Bishop urges next Government to prioritise jobs and housing
The Bishop of Cork and Ross has called on the people of Ireland to “treasure” and use their vote in the upcoming General Election, while the labour Leader has pledged to hold a referendum on repealing the Eight Amendment if the party returns to Government.
Bishop John Buckley described the election as an “important moment in Irish history” and reminded the country of their responsibility in using their vote wisely.
Pointing out the vital service politicians make to the community, the bishop said that they deserve respect but should also be engaged with the public when looking for votes. “Our priorities and views must be reflected by our politicians. That is why we vote for them.”
He called on people to consider key issues society is facing, one of which being the debate on abortion. “The greatest issue for all of us is the dignity of the human person,” he said. “This covers poverty, unemployment, healthcare and it also covers life in the womb.
“It is likely that there will be pressure to repeal the Eight Amendment after the election.”
Bishop Buckley suggested that the term ‘fatal foetal abnormalities’ would be used frequently in debates but said the word ‘fatal’ was “ misleading… there is no medical evidence, none whatsoever, where a doctor can predict, with certainty, the lifespan of babies before they are born.”
He also condemned the term ‘incompatible with life’, saying it implies that a baby’s life is worthless. “It is sad that a child’s life-limiting condition is being used to promote the agenda of those who seek to legalise abortion on much wider grounds.”
He explained the Church teaches that it is wrong to confuse necessary medical treatment to save a mother’s life and not intend to harm a baby, with abortion, which deliberately ends the life of a child.
Meanwhile, Labour leader Joan Burton has promised that a referendum on the topic will take place if her party is successful. “If Labour is in Government we will ensure that there is a referendum on the eighth amendment,” she said.
People Before Profit has also made a commitment to hold a referendum to repeal the Eighth Amendment within six months of the election if they are elected to Government. They responded to Bishop Buckley’s comments saying that the Church was entitled to its opinion but said modern Ireland was ‘a secular society’.
The bishop also spoke on other issues, such as the refugee crisis, healthcare and the huge increase in homelessness and unemployment.
Bishop Buckley pointed out that the majority of refugees who have experienced hardship, violence and suffering are good, law-abiding people, adding that the current migrant crisis is threatening to destabilise governments across Europe. He stressed that refugees must respect the values, laws and traditions of host countries, however.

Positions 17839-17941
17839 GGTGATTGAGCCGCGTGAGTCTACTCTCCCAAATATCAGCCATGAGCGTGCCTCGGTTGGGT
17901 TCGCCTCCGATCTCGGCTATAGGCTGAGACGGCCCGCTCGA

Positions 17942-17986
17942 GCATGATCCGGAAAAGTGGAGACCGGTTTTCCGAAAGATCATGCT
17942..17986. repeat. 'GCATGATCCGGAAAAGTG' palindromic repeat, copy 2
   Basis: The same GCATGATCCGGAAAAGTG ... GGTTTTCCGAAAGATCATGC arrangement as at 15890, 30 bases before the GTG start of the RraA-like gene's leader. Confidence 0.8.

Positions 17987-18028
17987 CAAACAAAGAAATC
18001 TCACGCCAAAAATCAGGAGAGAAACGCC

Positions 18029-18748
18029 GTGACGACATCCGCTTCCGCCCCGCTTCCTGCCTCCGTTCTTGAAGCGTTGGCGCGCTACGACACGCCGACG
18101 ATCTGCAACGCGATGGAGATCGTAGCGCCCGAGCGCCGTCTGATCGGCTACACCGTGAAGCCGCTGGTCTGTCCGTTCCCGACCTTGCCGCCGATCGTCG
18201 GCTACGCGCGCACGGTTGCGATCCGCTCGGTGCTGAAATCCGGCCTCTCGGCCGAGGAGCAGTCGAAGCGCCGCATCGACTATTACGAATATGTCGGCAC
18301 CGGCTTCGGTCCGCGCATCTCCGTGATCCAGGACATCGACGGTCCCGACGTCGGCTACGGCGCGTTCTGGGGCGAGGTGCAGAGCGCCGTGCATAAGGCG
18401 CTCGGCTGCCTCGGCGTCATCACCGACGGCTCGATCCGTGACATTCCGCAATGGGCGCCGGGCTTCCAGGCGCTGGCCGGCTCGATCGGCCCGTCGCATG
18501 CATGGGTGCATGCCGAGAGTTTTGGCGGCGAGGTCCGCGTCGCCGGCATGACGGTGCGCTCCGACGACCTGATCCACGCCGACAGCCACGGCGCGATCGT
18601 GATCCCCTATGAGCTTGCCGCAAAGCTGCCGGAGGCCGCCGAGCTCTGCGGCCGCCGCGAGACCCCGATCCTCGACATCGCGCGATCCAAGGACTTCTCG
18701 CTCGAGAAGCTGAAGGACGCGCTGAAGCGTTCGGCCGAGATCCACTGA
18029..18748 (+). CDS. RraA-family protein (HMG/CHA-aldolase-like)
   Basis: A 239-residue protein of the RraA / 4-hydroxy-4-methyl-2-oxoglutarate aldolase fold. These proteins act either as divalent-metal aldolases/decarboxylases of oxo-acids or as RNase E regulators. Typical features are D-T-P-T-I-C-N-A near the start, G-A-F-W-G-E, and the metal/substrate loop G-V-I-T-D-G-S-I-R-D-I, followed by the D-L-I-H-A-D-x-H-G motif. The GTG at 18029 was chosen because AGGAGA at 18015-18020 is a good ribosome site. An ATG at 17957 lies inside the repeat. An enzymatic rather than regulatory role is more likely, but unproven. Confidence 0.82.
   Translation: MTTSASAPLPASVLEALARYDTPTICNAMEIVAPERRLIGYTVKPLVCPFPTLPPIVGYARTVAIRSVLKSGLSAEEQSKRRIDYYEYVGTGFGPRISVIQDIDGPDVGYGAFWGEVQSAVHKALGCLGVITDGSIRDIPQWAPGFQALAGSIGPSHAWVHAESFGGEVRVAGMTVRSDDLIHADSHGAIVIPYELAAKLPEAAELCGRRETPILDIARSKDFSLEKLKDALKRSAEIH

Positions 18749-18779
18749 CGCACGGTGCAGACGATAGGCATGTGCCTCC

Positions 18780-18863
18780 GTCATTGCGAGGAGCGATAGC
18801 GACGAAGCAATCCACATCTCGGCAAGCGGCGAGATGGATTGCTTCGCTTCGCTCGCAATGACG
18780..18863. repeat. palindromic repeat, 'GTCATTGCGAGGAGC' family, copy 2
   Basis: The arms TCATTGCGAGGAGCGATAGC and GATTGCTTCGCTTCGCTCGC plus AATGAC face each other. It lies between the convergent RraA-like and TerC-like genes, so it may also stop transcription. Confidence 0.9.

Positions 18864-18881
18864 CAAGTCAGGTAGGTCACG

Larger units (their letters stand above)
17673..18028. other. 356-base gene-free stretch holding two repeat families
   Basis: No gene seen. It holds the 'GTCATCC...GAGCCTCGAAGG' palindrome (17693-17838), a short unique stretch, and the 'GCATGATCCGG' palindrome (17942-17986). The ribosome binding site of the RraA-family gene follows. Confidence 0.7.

Whoever forms the next Government must make, as a priority, a decision to address the problem of homelessness and unemployment. The scandal of homelessness is now at “crisis point”, he said, and highlighted his particular concern over children who find themselves in hostels and hotels while trying to continue their education. “We now have more homeless than at any other time in modern history,” he added.
Speaking on the lack of housing, he said the issue demands investment. He revealed that the Society of St Vincent de Paul is dealing with a cohort of what he dubbed the ‘new poor’, many of whom were contributors to the charity in the past. “The next Government must address this problem with a reduction of taxes for those on lower incomes.”
He also raised concerns over the huge numbers of people leaving Ireland in the hope of looking for work. “As a result of the lack of jobs for people, especially young people, over 200,000 people have left Ireland during the past six years.”
Another issue to consider is the “over crowded, understaffed” healthcare system. The bishop pointed out that the dignity of the human person is denied when the elderly and chronically ill are consigned to endless queues and trollies on corridors.
He also outlined vital issues for the community of Cork, concerning the recent floods, explaining how those who suffered heartbreak and financial ruin are turning to politicians for help.
Bishop Buckley noted that the country has been given an opportunity to “shape the type of society” that they want on 26th February.
“The decision is a significant one which deserves our serious consideration. We should not consider just our own needs but the wider good.”Tags: 2016, Abortion, Bishop Buckley, Bishop John Buckley, Bishop of Cork and Ross, General Election, Housing, Ireland, Irish Election, Unemployment